•    Develop an understanding of the psycho-social issues that accompany children living in underserved communities
•    Increase social awareness and responsibility to advocate for patients and families

After School Tutoring Program at South West Community Center

Student volunteers assist with and conduct a variety of after school activities including tutoring, reading, homework, games, mentoring, and health education on a weekly basis.

C.H.A.M.P (Children¿s Health After-school Mentorship Program)

Student volunteers lead the CHAMP Program which serves to enhance understanding and performance of various fitness activities and healthy behaviors. Youth of all abilities are able to participate. Student volunteers mentor and teach the students techniques and strategies for staying healthy and active. This group meets weekly starting in the spring.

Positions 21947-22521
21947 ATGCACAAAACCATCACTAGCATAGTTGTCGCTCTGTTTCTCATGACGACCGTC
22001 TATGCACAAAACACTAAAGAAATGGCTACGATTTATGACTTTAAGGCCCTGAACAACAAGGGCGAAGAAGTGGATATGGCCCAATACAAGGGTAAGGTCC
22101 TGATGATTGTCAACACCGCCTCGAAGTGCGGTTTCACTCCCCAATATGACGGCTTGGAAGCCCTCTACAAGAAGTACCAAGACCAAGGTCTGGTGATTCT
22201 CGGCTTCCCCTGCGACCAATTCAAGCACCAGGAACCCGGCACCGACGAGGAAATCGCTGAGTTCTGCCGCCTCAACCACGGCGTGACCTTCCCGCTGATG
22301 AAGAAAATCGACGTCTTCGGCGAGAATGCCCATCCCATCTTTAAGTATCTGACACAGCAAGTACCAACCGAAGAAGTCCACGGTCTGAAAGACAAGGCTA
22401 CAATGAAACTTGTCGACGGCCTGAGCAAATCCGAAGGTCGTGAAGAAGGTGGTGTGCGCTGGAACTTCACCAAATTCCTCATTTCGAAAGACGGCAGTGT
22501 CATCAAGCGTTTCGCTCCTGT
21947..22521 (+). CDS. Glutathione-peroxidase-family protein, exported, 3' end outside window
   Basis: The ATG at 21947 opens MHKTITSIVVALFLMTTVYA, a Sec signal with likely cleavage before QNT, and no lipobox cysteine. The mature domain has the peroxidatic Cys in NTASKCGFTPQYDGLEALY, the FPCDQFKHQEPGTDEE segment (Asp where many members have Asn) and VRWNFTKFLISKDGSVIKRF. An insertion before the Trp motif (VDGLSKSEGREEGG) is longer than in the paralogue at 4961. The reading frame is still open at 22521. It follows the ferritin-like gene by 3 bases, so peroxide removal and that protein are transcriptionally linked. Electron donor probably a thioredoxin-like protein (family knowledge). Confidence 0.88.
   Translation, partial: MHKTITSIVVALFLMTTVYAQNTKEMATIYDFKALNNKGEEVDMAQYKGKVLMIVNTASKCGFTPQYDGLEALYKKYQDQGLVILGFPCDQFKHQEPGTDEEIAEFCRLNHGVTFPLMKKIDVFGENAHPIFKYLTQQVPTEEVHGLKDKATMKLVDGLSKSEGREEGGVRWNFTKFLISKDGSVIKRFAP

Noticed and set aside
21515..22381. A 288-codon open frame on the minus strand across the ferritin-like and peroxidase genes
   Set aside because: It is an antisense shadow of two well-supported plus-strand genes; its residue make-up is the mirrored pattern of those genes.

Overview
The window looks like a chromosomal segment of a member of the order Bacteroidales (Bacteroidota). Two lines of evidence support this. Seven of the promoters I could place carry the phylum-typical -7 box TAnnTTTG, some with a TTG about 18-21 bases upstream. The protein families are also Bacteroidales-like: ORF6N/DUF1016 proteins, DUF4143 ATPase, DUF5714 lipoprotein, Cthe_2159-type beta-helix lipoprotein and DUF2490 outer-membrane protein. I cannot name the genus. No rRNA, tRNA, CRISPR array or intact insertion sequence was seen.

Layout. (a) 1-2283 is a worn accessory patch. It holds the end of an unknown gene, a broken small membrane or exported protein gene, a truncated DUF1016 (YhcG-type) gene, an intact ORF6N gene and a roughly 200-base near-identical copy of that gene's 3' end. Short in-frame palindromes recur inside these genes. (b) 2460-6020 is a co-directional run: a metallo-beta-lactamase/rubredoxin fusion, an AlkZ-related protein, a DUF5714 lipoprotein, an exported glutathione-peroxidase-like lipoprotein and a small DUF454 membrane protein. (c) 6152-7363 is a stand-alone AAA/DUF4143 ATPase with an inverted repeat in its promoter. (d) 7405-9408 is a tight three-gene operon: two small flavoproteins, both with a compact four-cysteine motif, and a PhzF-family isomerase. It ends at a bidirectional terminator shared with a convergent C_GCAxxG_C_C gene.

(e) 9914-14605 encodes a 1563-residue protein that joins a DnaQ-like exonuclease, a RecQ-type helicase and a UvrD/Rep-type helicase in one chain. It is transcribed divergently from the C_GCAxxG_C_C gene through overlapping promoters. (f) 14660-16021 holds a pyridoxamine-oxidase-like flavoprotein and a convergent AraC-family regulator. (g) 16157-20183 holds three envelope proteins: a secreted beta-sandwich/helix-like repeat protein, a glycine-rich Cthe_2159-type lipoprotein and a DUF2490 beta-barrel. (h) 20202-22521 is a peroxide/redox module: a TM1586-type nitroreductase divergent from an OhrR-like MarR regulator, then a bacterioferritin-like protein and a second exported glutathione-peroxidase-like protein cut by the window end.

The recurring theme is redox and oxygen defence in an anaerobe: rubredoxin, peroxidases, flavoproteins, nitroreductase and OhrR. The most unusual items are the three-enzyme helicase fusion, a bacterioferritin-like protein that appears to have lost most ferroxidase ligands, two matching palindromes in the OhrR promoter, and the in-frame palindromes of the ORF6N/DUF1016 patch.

Medical Education for Diverse Students (MEDS) Program

Student volunteers help to increase the awareness and interest of high school students from Henniger High School in the city of Syracuse to career opportunities in STEM (Science, Technology, Engineering and Math). Student volunteers meet monthly to participate in teaching and mentoring sessions focused on various aspects of health careers.

Reading Buddies

Students are matched with 3rd and 4th grade students from Dr. Martin Luther King, Jr. Elementary School (Syracuse City School District) to practice reading, one (1) hour each week throughout the school year. The goals of the program are to increase literacy levels and to instill a passion/love for reading.

The Salvation Army Youth Services

Student volunteers provide mentoring, and health education to residents of the emergency shelter for runaway and homeless youth between 13 and 17 years old.


For more information on any of these programs, please contact Marnie Annese or Simone Seward at engage@upstate.edu or via telephone at 315-464-8807.